Auburn, WA, United States
but those who left the nearly worshipful reviews don't seem to know that better and more up to date work has been done on the topic of Darwinian genetics. For one, Dawkins could have cleared a LOT of confusion about this book by simply using the term "self-interested" rather "selfish"--there is a considerable difference where genetics is concerned, especially when he starts shuffling around words/concepts like "selfish" and "altruistic" and "altruism for selfish means." The one huge flaw in his work is that he proclaims that "there is no higher purpose in nature than propagation of DNA..." This invokes the logical fallacy of begging the question. It is the most scientific explanation of nature, yes, but (the question it begs) "does/has science discover/discovered everything?" Read this book first as a primer, and then go on to the better work that has been done since on the theme of Darwinian genetics, self-interest and altruism, particularly that by Robert Wright, and especially his book THE MORAL ANIMAL.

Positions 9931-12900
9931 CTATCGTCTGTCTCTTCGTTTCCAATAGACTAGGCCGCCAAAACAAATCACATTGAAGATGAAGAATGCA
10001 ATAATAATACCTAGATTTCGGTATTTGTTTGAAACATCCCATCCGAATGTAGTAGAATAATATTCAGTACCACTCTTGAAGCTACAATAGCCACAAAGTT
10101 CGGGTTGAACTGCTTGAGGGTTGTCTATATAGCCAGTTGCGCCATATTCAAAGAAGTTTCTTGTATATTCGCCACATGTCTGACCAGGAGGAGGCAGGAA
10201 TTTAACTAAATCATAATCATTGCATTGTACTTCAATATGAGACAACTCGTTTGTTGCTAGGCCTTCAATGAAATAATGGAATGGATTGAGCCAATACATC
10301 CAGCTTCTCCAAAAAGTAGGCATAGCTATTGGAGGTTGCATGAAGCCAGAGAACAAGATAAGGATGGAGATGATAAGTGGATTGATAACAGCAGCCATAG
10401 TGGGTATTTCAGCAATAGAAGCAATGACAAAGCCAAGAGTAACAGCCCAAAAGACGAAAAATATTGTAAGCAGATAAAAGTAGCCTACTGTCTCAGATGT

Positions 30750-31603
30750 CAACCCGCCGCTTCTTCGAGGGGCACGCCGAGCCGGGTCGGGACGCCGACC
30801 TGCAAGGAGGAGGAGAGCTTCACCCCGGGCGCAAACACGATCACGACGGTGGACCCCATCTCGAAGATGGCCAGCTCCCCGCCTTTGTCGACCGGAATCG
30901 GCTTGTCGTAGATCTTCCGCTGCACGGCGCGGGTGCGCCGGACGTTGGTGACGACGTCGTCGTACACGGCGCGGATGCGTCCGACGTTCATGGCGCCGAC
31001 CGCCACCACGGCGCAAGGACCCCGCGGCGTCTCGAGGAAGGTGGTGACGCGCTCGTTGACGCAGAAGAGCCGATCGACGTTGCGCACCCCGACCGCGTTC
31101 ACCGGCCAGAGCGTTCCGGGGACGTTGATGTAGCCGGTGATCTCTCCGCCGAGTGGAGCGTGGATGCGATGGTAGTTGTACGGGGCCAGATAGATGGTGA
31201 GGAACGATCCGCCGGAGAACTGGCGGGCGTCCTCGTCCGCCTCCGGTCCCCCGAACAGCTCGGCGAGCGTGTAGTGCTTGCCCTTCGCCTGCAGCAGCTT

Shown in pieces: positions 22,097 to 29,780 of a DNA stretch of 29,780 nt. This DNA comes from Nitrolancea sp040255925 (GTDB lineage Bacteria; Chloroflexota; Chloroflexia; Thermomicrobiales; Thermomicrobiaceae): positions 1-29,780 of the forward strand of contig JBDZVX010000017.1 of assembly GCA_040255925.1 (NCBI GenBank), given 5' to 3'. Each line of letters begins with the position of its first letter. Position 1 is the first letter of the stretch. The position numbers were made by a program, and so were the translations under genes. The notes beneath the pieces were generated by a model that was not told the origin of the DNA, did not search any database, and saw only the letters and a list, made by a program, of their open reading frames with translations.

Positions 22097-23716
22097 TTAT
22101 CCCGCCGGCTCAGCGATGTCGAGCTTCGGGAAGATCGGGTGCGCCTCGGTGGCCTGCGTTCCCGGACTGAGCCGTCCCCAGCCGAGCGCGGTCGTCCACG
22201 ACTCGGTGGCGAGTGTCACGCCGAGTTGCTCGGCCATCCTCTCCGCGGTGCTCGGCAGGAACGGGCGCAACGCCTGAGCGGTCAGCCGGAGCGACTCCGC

delivers a chilling account of one of the creepiest uncaught criminals in the annals of American serial killers. This is as hypnotic as Stewart's MANHUNT: THE TWELVE DAY SEARCH FOR LINCOLN'S KILLER, as captivating as Capote's IN COLD BLOOD and as creepy as Nabokov's LOLITA. Riviting detail with a nonetheless bare-bones style of narrative. Read it with the lights on.
Report Inappropriate Content
If you find this review inappropriate and think it should be removed from our site, let us know. This report will be reviewed by Audible and we will take appropriate action.